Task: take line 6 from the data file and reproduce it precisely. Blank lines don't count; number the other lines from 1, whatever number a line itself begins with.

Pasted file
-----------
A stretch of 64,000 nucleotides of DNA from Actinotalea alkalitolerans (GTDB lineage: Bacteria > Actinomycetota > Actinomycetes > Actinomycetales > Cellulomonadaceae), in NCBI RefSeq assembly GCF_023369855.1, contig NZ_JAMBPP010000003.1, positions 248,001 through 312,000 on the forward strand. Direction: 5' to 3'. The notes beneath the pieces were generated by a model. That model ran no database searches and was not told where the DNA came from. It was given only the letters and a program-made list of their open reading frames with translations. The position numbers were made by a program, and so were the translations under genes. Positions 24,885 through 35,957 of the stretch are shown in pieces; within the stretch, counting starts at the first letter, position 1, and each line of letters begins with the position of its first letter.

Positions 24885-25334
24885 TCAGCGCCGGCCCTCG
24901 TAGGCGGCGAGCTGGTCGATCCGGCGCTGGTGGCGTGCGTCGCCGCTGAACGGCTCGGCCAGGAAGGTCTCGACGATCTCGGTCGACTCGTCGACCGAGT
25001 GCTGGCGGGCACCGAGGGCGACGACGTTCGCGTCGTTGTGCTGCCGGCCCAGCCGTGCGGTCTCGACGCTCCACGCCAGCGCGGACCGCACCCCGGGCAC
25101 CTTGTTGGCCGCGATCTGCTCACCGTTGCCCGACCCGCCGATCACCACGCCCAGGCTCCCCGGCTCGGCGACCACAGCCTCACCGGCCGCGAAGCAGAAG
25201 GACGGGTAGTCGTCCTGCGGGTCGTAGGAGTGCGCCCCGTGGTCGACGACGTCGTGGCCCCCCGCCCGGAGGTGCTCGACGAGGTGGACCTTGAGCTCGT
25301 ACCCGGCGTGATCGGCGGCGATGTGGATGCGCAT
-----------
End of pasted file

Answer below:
25101 CTTGTTGGCCGCGATCTGCTCACCGTTGCCCGACCCGCCGATCACCACGCCCAGGCTCCCCGGCTCGGCGACCACAGCCTCACCGGCCGCGAAGCAGAAG